Understanding Illinois spousal support

Changes to the Illinois spousal support laws may make it easier to determine payments when appropriate.

In 2014, the Illinois legislature passed Public Act 98-0961, which brought about sweeping changes to the state's Marriage and Dissolution of Marriage Act. The new laws went into effect in 2015. For the first time, the statutory sections governing spousal support now include a formula for helping Illinois family court judges determine an appropriate amount of support (previously known as "alimony") that should be paid between divorcing spouses.

The first step: determining if support is warranted

Before a specific amount of spousal maintenance can be set in a given family law case, the presiding judge must first make a determination as to whether or not an award is warranted given the facts at hand. Section 504(a) of the Illinois Marriage and Dissolution of Marriage Act (750 ILCS 5/504(a)) provides a list of factors that should be weighed when an award of support has been requested. These include:

  • Income and property of each party (including the assets and debts that will be apportioned to each in the marital property settlement)
  • Needs and standard of living of each party as established during the relationship
  • Relative earning capacities
  • Whether one party's earning capacity or job prospects were curtailed by focusing on domestic responsibilities during the marriage
  • How long it would take a stay-at-home or lesser-earning spouse to become financially independent
  • Length of the marriage
  • Age, mental health and physical condition of both spouses
  • Tax consequences of the marital property division settlement
  • Sacrifices one party made so that the other could pursue career or educational opportunities
  • Preexisting valid, enforceable agreement between the parties regarding maintenance payments
  • Other factors that the court deems relevant (for example, if one spouse is the primary caregiver for a dependent/special needs loved one, it could be difficult for that spouse to also work full-time outside the home)

After a determination has been made that one spouse is entitled to maintenance, the judge can set the appropriate amount by using the newly adopted formula. Judges can deviate from the formula in special circumstances, but they must fully explain their reasoning and should be aware that unwarranted deviations could be subject to challenge.

The formula: setting the amount and duration of support

Section 504(b-1) of the Marriage and Dissolution of Marriage Act contains the formula for determining the amount of an appropriate alimony/maintenance award. For couples making less than $250,000 combined income, the formula "caps" support at no more than 40 percent of their total gross. As for the actual maintenance amount, that is determined by taking 30 percent of the paying spouse's gross income and subtracting 20 percent of the receiving spouse's gross income; the difference is the amount due in support.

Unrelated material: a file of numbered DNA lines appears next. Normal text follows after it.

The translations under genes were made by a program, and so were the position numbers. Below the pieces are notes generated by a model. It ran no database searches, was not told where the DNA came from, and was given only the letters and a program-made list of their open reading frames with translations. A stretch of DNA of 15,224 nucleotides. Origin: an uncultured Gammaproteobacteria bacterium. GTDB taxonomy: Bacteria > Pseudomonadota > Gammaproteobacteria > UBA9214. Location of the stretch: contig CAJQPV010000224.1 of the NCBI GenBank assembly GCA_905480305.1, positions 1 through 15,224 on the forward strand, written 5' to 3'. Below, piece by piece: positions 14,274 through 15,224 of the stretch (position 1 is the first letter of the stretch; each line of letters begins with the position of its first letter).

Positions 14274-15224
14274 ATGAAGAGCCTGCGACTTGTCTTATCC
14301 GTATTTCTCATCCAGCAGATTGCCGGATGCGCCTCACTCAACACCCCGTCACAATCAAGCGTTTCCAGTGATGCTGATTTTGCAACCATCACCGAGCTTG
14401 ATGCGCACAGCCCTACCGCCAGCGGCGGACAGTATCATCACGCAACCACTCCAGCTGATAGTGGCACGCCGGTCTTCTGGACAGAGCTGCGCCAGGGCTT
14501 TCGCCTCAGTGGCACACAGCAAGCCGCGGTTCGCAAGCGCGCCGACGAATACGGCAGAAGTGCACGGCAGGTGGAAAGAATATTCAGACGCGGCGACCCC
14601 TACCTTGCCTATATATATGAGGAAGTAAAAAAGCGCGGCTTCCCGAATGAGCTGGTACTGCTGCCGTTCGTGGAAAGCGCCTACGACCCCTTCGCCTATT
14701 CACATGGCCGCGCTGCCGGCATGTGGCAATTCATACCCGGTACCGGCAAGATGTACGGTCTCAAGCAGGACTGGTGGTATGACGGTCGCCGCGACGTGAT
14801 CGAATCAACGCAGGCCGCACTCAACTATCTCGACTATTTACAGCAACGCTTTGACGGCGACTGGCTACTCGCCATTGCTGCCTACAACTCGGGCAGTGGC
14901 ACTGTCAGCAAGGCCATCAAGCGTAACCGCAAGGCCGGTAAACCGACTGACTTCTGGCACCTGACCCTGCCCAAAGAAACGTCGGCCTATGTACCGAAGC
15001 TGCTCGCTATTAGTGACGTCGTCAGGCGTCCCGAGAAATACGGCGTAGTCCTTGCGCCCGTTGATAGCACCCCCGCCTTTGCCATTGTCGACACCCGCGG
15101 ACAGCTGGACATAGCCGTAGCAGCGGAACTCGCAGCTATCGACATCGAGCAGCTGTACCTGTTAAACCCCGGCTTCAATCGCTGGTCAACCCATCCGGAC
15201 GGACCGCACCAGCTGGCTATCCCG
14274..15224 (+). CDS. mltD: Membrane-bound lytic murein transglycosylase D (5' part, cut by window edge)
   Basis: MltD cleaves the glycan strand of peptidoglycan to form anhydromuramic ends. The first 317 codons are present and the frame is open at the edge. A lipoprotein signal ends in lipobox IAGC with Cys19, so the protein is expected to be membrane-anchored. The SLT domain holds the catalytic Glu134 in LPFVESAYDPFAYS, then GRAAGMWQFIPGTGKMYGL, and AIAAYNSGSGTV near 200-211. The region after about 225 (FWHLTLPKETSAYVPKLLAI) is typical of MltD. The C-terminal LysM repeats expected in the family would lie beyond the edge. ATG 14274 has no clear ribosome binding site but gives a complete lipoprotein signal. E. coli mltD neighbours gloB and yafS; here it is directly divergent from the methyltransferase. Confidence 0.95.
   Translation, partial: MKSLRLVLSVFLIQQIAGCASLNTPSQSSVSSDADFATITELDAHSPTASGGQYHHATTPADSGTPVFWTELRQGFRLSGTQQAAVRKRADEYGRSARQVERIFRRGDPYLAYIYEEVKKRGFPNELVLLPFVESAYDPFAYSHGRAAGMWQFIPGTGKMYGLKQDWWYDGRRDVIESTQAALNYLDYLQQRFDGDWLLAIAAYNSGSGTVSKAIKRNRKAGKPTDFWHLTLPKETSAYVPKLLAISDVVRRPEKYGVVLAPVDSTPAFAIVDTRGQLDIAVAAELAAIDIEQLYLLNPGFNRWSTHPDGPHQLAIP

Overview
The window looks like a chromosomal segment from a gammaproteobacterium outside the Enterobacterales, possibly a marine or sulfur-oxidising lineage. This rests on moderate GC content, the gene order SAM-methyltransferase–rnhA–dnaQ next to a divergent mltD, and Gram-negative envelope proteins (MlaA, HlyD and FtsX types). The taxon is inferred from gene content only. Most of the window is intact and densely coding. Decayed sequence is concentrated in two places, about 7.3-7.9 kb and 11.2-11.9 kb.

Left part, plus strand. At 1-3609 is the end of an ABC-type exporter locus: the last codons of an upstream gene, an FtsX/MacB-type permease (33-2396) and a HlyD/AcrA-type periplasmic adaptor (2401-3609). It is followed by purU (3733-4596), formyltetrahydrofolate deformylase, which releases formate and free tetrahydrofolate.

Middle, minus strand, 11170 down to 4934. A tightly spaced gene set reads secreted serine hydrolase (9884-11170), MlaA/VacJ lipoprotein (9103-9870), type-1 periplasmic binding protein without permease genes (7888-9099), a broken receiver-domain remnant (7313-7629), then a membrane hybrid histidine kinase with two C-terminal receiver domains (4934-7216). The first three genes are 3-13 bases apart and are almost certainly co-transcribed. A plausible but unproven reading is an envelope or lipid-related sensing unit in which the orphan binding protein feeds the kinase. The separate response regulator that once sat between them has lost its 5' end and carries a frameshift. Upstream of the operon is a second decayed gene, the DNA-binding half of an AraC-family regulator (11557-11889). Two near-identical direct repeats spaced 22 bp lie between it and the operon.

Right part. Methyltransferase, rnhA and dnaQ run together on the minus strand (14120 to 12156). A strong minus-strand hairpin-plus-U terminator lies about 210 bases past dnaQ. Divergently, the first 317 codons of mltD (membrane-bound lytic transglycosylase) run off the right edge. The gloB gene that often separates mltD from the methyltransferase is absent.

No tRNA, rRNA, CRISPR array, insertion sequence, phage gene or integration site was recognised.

This is well illustrated with an example. Jack has an annual gross income of $100,000, and Jill (who was primarily a homemaker during the marriage but worked a few days a month) has an annual gross income of $10,000. According to the formula, Jill would be entitled to:

$30,000 (30% of Jack's gross income of $100,000) - $2,000 (20% of Jill's gross income of $10,000) = $28,000

If Jill receives the entire $28,000 per year from Jack, then her new income would be $38,000. Since 40 percent of the couple's combined gross income of $110,000 would be $44,000, Jill is below the statutory "cap" for maintenance amounts.

How long should support last?

The statutory formula also provides a way to determine how long maintenance payments should last. The length of the marriage is the key factor here, and the range in years of the marriage is used to find how long the support obligation will last. For shorter marriages (those lasting less than 5 years), the support amount is multiplied by .20, and for slightly longer marriages (5-10 years), the support amount is multiplied by .40. When marriages have lasted longer than that, the time of support likewise increases: when the couple was married between 10 and 15 years, the amount is multiplied by .60, and between 15 and 20 years is by .80. A judge has the discretion to make an award of support for a marriage of longer than 20 years permanent or for as long as the marriage itself lasted.

Applying the law to your case

As you can see, spousal support awards are highly fact-specific. Also, unlike child support awards, they are not guaranteed in any divorce action. To better understand if you are entitled to spousal maintenance as part of your Illinois marital dissolution action, consult an experienced family law attorney like those at the Elgin law offices of Robert A. Chapski, Ltd. Call the firm 847-742-1642 or send them an email today.